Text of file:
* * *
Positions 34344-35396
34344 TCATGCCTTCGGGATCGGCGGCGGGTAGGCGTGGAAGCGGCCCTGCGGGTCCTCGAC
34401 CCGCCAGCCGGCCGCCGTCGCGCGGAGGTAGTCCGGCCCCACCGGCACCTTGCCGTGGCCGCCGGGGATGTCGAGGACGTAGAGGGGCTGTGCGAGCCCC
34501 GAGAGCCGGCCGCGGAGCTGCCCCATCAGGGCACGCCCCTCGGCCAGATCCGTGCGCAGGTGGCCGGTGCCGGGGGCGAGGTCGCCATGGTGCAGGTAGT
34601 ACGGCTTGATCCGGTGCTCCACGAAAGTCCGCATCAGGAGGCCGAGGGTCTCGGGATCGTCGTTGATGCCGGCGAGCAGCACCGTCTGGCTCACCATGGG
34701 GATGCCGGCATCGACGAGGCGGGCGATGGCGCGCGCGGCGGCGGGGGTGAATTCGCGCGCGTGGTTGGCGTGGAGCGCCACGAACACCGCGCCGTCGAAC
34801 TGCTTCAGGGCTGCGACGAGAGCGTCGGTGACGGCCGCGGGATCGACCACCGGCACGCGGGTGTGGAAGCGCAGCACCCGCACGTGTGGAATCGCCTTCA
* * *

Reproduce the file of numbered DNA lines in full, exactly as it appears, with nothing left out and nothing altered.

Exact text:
Positions 34344-35396
34344 TCATGCCTTCGGGATCGGCGGCGGGTAGGCGTGGAAGCGGCCCTGCGGGTCCTCGAC
34401 CCGCCAGCCGGCCGCCGTCGCGCGGAGGTAGTCCGGCCCCACCGGCACCTTGCCGTGGCCGCCGGGGATGTCGAGGACGTAGAGGGGCTGTGCGAGCCCC
34501 GAGAGCCGGCCGCGGAGCTGCCCCATCAGGGCACGCCCCTCGGCCAGATCCGTGCGCAGGTGGCCGGTGCCGGGGGCGAGGTCGCCATGGTGCAGGTAGT
34601 ACGGCTTGATCCGGTGCTCCACGAAAGTCCGCATCAGGAGGCCGAGGGTCTCGGGATCGTCGTTGATGCCGGCGAGCAGCACCGTCTGGCTCACCATGGG
34701 GATGCCGGCATCGACGAGGCGGGCGATGGCGCGCGCGGCGGCGGGGGTGAATTCGCGCGCGTGGTTGGCGTGGAGCGCCACGAACACCGCGCCGTCGAAC
34801 TGCTTCAGGGCTGCGACGAGAGCGTCGGTGACGGCCGCGGGATCGACCACCGGCACGCGGGTGTGGAAGCGCAGCACCCGCACGTGTGGAATCGCCTTCA